• When Psychotherapy Does Not Help

  • Teenaged Girl At Risk For Eating Disorders Writes, "i Want To Be Confidant With My Body"

  • Do I Have An Eating Disorder?

  • I Am Afraid To See A Doctor About My Problem Because Of My Future Profession!

  • I Am Bulimic For More Than 10 Years, And It Is Killing Me…

  • I Don’t Like To Eat.

  • Help?

  • Where Do I Start To Get On The Road To Recovery

  • How Can I Change My Life?

  • Is This A Eating Disorder ?

  • How Can I Get My Former Eating Habit Back

  • Is This An Eating Disorder

  • Is This An Eating Disorder?

  • Am I A Bulimic Or Not?

  • I Sometimes Cut

  • I Wanna Be Thin!

  • Bulimic

  • Odd Eating Disorder

  • Elder Anorexia

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Blog Entries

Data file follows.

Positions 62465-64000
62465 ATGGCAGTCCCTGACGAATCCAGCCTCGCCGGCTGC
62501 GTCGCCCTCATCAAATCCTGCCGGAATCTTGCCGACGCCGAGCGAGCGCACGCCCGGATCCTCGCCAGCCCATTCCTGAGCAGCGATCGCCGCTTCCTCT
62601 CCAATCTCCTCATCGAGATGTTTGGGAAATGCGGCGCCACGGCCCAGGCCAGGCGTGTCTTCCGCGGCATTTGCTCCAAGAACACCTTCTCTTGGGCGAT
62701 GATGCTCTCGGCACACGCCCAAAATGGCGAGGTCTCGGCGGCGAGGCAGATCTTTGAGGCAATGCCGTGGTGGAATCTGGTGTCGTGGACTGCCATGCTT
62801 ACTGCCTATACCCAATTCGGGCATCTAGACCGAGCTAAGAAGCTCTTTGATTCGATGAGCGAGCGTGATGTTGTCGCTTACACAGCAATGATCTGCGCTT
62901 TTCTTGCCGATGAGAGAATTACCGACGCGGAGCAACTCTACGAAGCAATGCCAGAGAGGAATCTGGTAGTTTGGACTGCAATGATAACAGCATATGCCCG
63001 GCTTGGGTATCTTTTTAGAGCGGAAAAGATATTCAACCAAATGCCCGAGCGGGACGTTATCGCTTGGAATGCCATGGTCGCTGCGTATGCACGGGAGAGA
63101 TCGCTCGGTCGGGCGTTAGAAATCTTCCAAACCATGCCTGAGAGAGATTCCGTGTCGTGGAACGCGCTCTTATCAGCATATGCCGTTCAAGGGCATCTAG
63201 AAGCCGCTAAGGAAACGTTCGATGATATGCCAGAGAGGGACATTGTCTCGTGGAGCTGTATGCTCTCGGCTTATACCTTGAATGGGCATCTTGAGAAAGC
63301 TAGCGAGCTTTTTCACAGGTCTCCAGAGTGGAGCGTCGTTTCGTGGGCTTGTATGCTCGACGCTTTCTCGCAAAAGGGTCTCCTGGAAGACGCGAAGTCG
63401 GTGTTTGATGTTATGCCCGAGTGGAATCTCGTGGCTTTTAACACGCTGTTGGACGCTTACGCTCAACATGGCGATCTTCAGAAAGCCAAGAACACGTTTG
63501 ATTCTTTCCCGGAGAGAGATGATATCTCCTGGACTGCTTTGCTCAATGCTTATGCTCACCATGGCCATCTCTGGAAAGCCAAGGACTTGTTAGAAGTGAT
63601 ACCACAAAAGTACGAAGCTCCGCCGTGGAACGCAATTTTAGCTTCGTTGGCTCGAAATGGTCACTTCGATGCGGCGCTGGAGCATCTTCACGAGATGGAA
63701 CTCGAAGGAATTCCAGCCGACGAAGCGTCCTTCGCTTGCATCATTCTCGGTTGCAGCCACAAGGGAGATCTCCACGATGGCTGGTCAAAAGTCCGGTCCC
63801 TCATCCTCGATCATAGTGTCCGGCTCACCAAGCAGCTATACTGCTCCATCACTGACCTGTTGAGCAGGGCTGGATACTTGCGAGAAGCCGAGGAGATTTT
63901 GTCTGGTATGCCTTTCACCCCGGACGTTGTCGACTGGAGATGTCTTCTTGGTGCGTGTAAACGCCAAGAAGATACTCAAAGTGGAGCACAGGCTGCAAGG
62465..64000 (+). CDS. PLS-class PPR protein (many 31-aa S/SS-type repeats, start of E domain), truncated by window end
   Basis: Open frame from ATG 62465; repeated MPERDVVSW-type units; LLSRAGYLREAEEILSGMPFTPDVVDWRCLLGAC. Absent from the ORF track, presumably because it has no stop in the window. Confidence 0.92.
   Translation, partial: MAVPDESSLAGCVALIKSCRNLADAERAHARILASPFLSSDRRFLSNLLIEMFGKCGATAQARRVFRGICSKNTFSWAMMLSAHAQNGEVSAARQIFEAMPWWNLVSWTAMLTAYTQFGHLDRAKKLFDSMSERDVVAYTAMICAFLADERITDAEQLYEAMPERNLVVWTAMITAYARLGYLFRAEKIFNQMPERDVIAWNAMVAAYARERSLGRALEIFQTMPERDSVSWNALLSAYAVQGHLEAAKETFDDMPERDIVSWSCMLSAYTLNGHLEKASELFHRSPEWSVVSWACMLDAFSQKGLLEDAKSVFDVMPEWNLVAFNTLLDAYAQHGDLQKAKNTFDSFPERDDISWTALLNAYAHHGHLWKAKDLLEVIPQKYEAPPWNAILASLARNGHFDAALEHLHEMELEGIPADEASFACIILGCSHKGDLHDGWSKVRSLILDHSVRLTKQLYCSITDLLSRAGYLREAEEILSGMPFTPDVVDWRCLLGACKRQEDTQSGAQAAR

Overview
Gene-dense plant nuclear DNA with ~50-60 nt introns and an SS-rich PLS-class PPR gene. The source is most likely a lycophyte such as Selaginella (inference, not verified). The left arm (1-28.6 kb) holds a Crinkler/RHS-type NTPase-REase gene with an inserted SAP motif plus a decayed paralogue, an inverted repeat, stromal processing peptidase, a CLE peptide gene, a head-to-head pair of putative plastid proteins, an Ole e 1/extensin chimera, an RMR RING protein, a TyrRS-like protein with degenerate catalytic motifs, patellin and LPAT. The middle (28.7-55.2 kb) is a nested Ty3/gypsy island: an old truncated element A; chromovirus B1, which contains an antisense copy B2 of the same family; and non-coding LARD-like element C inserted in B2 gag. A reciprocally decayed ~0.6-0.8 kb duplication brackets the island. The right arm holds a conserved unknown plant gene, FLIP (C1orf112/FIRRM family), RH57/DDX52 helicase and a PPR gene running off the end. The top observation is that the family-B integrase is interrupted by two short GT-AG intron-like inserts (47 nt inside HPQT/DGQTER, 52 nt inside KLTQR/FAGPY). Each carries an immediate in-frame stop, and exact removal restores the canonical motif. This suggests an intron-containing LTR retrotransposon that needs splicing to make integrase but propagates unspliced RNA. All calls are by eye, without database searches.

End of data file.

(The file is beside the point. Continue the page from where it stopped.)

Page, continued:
• Dying To Be Thin: 7 Shocking Facts About Teen Laxative Abuse

  • Post-Natal Depression And Eating Disorders

  • Pumping Iron And Crushing Eating Disorders

  • How To Talk To Someone With Disordered Eating Habits

  • Food Addiction: Is It Real?

  • OCD Versus Eating Disorders

  • March Against Eating Disorders To Take Place On September 30th

  • Orthorexia Nervosa On The Rise In The Quest To Eat Healthy

  • Anorexia Nervosa And Fasting

  • Men With Eating Disorders

  • Obesity, An Addiction?

  • What Not To Tell A Loved One Who Has An Eating Disorder

  • Anorexia And Internet Dangers

  • Orthorexia, Another Kind Of Eating Disorder

  • Why Support Is Important For Dealing With Food, Weight + Body Image Issues

  • Men And Eating Disorders

  • Eating Disorders And Health Insurance

  • "Toddlers And Tiaras" Beauty Pageants: Are They Good For Our Children?

  • “Struggling With An Eating Disorder” – Jocelyn’s Story

  • Anorexia Impacts The Whole Family

  • The Eating Disorder Called Obesity

  • A Look At Faith And Spirituality In Mental Health: An Interview With Jena Morrow

  • Anorexia, Bulimia And Older Women

  • It’s About Relationships, Not Food!

  • A Major Crisis, Eating Disorders And Children

  • Someday Melissa: A Mother’s Loss, A Daughter’s Story

  • Personality Disorders And Eating Disorders, Treatment: The Sooner The Better